Hopes of a return to Auckland’s Mt Smart Stadium for the opening fortnight of the NRL have been scuppered with the Warriors to spend three months in Australia to start 2021.
Traditionally, there’s always so much to look forward to in the second match of any State of Origin series.
There’s one team trying desperately to win so they can stay in the series. There’s another team trying desperately to win so they can take an unassailable lead in the series. And, of course, there’s the finest tradition of them all – Peter Sterling reminding us of these pretty obvious facts during the pre-match show.
Here are the ratings for the second State of Origin 2018.
Of course, the notion of this being the second State of Origin match of 2018 had been undercut by the fact that there had already been a State of Origin match since the teams met back on June sixth.
Namely, the Women’s State of Origin match at North Sydney Oval on Friday night, which New South Wales won 16-10.
The aftermath of that match was notable for the inexplicable controversy over Queensland’s Karina Brown and New South Wales’ Vanessa Foliaki sharing a post-match kiss. It was unclear what all the fuss was about, especially given that one of the most iconic photos in State of Origin history is that of Gorden Tallis and Terry Hill face to face, in one another’s arms, maroon and blue intermingled, eyes locked together with palpable sexual tension simmering.
You know the one.
But it wasn’t just the women’s State of Origin fixture and its aftermath that had people talking in the lead-up to this match. There was also the men’s game being played on a Sunday night as part of a stand-alone weekend of representative football.
Some people objected to this change, claiming that it broke with tradition, shortened the players’ preparation time and was only being done for the benefit of Channel Nine’s ratings. It may also have faded the curtains.
Less of a pre-game talking point and more of a that-mmm?-sound-you-make-when-trying-to-feign-interest-despite-almost-total-indifference-ing point was the news that Darius Boyd had announced his representative retirement.
Cheers, Darius. Thanks for letting us know.
New South Wales went into the game full of confidence after Game 1 but also full of wariness that their fullness of confidence in the same position last year led only to a 2-1 series loss in the fullness of time.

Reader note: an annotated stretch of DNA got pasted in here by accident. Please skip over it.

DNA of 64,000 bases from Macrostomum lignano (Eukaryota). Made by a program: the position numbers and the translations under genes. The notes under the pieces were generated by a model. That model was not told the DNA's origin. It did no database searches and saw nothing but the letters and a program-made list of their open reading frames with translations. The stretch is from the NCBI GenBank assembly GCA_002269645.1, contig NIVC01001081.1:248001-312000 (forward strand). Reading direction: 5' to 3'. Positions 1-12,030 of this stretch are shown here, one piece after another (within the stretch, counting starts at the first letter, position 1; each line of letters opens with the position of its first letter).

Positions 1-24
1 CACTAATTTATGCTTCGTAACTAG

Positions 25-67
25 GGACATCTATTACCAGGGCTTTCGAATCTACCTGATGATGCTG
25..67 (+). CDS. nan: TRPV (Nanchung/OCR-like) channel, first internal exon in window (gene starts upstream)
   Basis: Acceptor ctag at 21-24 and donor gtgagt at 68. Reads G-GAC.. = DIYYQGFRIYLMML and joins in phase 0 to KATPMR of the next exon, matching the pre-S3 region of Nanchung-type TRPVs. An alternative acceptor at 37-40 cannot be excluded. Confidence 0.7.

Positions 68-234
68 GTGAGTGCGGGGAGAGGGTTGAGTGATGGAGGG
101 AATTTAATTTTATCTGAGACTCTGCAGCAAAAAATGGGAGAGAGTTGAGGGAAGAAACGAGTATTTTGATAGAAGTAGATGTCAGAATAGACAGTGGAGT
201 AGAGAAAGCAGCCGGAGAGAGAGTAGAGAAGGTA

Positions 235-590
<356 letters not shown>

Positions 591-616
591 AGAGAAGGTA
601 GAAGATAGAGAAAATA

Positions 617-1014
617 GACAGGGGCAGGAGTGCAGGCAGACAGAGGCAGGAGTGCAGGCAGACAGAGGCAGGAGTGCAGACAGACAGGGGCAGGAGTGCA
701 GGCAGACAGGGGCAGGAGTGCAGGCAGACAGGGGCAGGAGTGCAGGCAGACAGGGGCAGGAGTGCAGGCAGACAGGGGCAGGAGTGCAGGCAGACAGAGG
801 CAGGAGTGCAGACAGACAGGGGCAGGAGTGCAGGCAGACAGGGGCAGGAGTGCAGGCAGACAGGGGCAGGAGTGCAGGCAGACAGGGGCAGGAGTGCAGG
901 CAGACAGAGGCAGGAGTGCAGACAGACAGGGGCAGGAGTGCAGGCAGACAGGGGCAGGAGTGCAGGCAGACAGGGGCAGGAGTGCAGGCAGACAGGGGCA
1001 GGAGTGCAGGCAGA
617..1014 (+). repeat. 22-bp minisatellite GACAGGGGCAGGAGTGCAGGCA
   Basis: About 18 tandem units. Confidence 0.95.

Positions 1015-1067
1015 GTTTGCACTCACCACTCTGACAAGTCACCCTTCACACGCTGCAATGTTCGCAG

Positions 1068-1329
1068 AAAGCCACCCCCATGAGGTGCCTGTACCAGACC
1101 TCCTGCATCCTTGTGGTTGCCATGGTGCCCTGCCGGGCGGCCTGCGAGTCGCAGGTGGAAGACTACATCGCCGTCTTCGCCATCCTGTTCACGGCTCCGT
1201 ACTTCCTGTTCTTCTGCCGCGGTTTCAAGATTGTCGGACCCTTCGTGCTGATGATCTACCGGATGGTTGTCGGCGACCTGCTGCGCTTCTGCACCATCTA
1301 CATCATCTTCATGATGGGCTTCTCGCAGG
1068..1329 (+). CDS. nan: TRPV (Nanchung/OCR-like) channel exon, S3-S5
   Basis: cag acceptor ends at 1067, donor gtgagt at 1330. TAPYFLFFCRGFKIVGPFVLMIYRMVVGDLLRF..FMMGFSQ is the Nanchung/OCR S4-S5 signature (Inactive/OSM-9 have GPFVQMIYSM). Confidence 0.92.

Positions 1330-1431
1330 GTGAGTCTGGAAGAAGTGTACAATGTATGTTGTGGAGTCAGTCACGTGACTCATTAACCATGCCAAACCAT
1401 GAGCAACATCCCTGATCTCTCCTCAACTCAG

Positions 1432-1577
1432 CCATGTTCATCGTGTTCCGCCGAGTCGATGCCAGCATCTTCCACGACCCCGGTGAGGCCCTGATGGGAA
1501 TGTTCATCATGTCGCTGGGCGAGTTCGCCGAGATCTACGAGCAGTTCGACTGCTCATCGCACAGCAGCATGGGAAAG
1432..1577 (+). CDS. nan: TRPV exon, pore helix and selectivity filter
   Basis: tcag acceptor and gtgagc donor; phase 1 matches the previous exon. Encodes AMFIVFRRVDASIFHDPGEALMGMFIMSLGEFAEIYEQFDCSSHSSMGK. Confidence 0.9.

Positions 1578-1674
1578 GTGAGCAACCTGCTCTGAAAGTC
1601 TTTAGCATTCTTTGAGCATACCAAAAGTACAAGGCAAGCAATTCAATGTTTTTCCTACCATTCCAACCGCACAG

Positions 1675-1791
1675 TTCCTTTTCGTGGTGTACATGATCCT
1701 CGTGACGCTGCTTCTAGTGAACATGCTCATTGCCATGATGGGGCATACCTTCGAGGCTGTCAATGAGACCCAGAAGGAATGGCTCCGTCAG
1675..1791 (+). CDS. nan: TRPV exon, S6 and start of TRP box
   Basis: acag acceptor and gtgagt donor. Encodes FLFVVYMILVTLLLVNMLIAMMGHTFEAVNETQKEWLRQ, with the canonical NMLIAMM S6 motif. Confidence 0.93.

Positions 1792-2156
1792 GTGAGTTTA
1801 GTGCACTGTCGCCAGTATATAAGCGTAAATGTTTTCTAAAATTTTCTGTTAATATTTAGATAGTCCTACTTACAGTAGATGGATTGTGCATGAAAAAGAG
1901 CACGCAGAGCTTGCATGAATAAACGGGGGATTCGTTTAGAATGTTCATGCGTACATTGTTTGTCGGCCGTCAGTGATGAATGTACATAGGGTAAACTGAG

It was a tricky balance. And a balance that seemed to have gone terribly awry early for the Blues when Queensland winger Dane Gagai went over in the corner. The Bunker, however, correctly ruled no try on the basis that Gagai has scored far more than his share of Origin tries already.
Not that this deterred Queensland. With Billy Slater sensibly not being injured for this match, he was involved in everything, and Queensland soon raced to 0/28 after three overs, with Travis Head on fire.
Sorry. That was the England v Australia ODI taking place at the same time over in Manchester.
Back in Sydney, Queensland raced to a 10-0 lead after tries to Valentine Holmes and, inevitably, the greediest man in rugby league Dane Gagai.
New South Wales were reeling. Should coach Brad Fittler have stuck to his Game 1 tactics of selecting a team made almost entirely of debutants? Were these one-game veterans now too traumatised by Origin to handle a repeat showing at this level?
Nope. First, Josh Addo-Carr showed his rarely seen dancing feet to jag back in off a cut-out pass and reduce the margin to four. Then the Blues hit the lead after Gus Gould in commentary awarded them a penalty try when Boyd Cordner was taken out leading the chase for a kick into the in goal.
It was a bold but correct decision from Gus and the rest of the team in The Bunker. Oh, sure, King Wally Lewis mused at half-time about the fundamental unpredictability of the cosmos and whether we can ever be certain about anything. But rugby league has no time for that kind of philosophical guff. Not even from their royalty.
Returning for the second half with a 12-10 lead, New South Wales soon extended that to 18-10 after Latrell Mitchell muscled his way over for a try.
Mitchell, who began his career as a Jeep Cherokee, was not just devastating in attack. He was also brutal in defence, at one point hammering Cameron Munster into the ground for seemingly no reason other than that he was an opposition player who had possession of the football at that moment.
These Blues young guns were willing to try anything.
But Queensland weren’t about to give up. Indeed, they’re contractually obligated not to do so. First, Will Chambers scored in the corner to make the score 18-14.
Then James Roberts was sin-binned for committing a professional foul. Or, at the very least, an amateurish foul that was happy to be paid in cash.
As a result, New South Wales were reduced to twelve men for most of the last ten minutes of the game. This was a sentence that, throughout the previous decade of Origin football, would have spelled certain doom.
And yet, somehow, the Blues hung on for a tough victory that secured them the series. Was it the passionate crowd that got them home? The innate sense of belief from a new generation of stars? The absentee leadership of a heavily concussed Cordner?
Sure, perhaps. But it was also mostly the lack of Queensland finishing polish due to the absence of retired Maroons legends such as Cameron Smith, Johnathan Thurston and Cooper Cronk.
Yes, yes. And Darius Montgomery Boyd.